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Big Kids

21st Mar 2020

Home schooling: 3 easy steps for getting started on your new home school routine

Trine Jensen-Burke

home school routine

Are you ready, parents?

I think for most of us, this week just gone sort of just became a ‘let’s get used to things’ kind of a week, no? Where we were just trying to come to terms with our new normal, everyone being at home together and the world having literally shifted on its axis.

However, from next week, my bet is that most of us are going to start to both crave and genuinely need a little bit more structure to our days – and get started on some sort of routine when it comes to both school work as well as our own work. I am in general a big believer in routines, and think that to both children and adults alike, they make us feel both more grounded and more in control.

And so – here comes a suggestion to a home school/work routine strategy – because, let’s face it, we might as well prepare as if this will be the new normal for quite some time, because I suspect it might be.

Before you inform your kids about the new routines, take a little while to actually sit down and think about what you work/school day at home will look like. What do you need it to look like? Are there anything that needs to be taken into account – for instance, are there any younger children in the family who will need a nap? What time is lunch? Do you have conference calls or work calls that need to happen? Is there something your children can do during this time to make it easier for you to manage this?

When you have figured the logistics out, you are ready to make a more structured plan, I think.

And remember, while it might feel a bit odd to write out a routine for just being at home, children (and you!) need a routine, they will miss it if it is not in place, and you will start to feel like there is no difference between weekdays and weekend – and you will need to feel like there is. We all will.

For instance, your daily schedule could look a little something like this:

One of the most important things you can do for your child (and yourself!) is to form a routine early. What will your days at home look like? Take a few minutes to write out a rough schedule. It could look something like this:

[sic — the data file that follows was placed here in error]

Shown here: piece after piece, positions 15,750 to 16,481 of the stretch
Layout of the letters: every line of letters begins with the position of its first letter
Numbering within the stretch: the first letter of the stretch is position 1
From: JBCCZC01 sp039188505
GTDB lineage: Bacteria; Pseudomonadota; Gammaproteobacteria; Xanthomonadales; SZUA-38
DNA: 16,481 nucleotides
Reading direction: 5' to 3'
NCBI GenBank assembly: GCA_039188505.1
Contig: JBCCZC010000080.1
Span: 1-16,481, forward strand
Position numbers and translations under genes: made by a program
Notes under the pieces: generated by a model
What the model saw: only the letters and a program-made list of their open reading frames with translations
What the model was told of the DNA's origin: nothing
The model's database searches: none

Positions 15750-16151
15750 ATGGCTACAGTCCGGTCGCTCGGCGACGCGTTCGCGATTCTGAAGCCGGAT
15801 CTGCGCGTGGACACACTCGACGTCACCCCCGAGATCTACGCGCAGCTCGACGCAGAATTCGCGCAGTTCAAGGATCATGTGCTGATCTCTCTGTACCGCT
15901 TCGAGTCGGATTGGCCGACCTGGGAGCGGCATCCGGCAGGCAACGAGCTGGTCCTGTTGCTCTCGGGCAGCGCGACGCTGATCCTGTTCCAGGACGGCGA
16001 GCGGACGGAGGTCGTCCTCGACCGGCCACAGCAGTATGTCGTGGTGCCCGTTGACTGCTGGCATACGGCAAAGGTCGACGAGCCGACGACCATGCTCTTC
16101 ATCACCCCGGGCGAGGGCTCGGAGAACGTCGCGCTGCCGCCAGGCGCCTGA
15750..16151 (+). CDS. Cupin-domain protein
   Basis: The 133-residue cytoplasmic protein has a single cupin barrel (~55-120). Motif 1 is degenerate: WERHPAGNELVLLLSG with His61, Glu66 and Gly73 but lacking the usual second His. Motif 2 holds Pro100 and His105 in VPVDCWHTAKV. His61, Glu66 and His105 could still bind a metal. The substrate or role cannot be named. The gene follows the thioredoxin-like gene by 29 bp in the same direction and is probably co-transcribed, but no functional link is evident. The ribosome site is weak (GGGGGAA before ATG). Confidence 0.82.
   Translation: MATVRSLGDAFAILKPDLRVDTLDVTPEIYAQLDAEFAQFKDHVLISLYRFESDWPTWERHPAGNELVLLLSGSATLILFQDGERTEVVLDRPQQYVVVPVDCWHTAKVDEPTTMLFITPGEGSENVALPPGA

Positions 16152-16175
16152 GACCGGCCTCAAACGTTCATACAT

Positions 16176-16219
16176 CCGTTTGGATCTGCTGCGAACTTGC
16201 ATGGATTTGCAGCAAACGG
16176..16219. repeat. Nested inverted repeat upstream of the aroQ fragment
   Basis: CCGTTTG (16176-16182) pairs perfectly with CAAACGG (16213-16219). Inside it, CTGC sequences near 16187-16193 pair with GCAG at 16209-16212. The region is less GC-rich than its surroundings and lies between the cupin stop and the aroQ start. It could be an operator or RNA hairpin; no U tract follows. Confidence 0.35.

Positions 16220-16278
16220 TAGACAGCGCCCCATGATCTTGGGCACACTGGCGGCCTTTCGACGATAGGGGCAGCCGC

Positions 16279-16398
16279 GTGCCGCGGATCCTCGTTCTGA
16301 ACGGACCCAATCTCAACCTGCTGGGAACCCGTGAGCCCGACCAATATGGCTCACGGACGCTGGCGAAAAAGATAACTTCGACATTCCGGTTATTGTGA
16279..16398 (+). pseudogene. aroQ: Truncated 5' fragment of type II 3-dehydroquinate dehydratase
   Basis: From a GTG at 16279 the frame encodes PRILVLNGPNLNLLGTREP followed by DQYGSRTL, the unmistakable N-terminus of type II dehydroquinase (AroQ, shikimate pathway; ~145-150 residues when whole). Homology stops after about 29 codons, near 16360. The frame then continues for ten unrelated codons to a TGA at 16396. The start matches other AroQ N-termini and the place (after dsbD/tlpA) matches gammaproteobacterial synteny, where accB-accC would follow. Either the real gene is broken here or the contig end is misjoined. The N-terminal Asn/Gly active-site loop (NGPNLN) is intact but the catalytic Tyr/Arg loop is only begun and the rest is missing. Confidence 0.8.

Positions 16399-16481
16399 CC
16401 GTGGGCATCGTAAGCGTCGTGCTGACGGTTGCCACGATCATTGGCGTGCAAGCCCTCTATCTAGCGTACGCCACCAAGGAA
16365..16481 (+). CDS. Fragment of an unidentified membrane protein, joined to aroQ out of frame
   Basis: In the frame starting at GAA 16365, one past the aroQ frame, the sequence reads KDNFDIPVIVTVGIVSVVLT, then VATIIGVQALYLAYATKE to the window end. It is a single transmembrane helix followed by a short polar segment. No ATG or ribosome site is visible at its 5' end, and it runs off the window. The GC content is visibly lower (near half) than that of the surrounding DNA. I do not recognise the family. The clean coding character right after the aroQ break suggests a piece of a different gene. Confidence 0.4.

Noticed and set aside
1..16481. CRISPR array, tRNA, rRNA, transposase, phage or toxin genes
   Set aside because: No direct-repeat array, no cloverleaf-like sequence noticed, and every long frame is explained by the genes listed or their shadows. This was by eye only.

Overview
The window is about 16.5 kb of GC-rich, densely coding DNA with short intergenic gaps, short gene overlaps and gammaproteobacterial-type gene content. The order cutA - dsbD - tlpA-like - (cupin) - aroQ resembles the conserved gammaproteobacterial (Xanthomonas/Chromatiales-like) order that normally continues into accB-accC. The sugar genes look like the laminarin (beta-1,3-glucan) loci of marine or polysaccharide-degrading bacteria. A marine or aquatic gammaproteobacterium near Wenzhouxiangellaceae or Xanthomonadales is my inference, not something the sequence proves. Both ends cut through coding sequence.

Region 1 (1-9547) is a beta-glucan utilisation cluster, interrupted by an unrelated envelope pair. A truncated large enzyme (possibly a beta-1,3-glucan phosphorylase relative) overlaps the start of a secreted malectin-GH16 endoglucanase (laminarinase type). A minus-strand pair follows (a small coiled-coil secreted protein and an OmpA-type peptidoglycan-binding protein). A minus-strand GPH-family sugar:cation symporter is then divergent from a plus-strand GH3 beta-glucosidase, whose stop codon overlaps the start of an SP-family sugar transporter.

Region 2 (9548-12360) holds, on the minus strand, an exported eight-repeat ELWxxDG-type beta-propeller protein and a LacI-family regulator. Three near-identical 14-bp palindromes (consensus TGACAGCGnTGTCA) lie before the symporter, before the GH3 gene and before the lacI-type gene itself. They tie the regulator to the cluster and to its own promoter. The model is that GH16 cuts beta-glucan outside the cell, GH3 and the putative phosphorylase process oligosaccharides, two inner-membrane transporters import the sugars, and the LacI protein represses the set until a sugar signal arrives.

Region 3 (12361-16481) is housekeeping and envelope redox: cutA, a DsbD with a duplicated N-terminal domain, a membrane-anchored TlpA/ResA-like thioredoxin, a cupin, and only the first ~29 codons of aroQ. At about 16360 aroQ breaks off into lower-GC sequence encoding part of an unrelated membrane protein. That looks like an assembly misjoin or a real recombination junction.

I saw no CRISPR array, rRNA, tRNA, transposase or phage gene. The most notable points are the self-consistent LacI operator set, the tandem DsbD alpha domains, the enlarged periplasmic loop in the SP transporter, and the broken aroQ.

6AM-8AM: Wake up – spend your morning wisely. Snuggle with the kids, set your intentions for the day, do NOT look at news first thing – instead spend a few moments just gathering your thoughts and maybe even writing down your plans for the day.

8AM: Get dresses – everyone. Save the chilling in pj’s until the weekend. Make all the beds, and apply makeup (if you want to). In short: Act as if you were getting up to go to work – because you kind of are.

8.30AM: Breakfast time. Make sure everyone eats a healthy breakfast.

9AM: Get your workspace ready – make sure you have all you need, your phone, charger, pen etc. Do the same with your kids. Do they have everything they need? Tablet, books, laptop? Crayons, pens? Make sure you are all set for your first time-blocked work/school work slot of the day. For younger kids, who might not have a full two hours of work to do, have some quite Montessori-style activities lined up.

9.30-11.30AM: Work/school work

11.30AM: Lunch – eat together. If possible, take your lunch into the garden for some fresh air and vitamin D.

12.30-2.30PM: Another two hours of work/school work. For younger kids, this could be a time for garden play, or even some games while you get some more work in.

2.30PM: Break, a snack if anyone is peckish. Maybe cut up some fresh fruits for everyone.

3-4PM: Last bit of work for the day, older kids can do more school work if they have it, for younger kids, make this reading /looking at a book time.

4-5.30PM: Outdoor/exercise time. Head out for a powerwalk with everyone (make sure to stay a safe distance from others), let the kids cycle up and down the street while you run after them. The point is: Get some fresh air, you all need it.

5.30-6.30PM: TV/relax time while you make dinner.

6.30PM: Dinner

7.30-8.30PM: Games, TV, reading – just some slow-down time before bed. Younger kids might go to bed earlier, while older kids are allowed to stay up a little longer.

9PM: Some self-care for you, mum – maybe a bath, or just collapsing on the sofa in front of Netflix.

10.30PM: Bedtime.

This is just one example—your daily plan could look totally. Remember, the goal is just to have a plan, because having a schedule is much easier than trying to sneak in work throughout the day while you half-play with your child.

But – let’s all remember – keep your expectations low and realistic. We are talking about children, and everyone on top of each other at home, and, well, just trying to get by. If there are days when you think your children genuinely could do with some garden time while you get some work done – let them. If there are mornings when you feel like you need to fully concentrate on something without disturbance, put on a movie and leave them do it.

They’ll be fine. Trust me.

One of the beauties of homeschooling, even in these truly crazy circumstances, is that it gives great flexibility. If you had planned to do some reading with your child but suddenly find they are super into building a complex Lego creation, let them build. Honestly, having time off from school is a great opportunity for them to be allowed to play, and just remember – children learn through play. Play is vital – more so than any book and spelling and maths equation.

So, to summarize – have a plan. You will feel more in control. But also allow yourself to be flexible and remember that you are just human – and that no matter what, the kids, as long as you provide them with food and safety and love, will be OK. We’ll all be OK.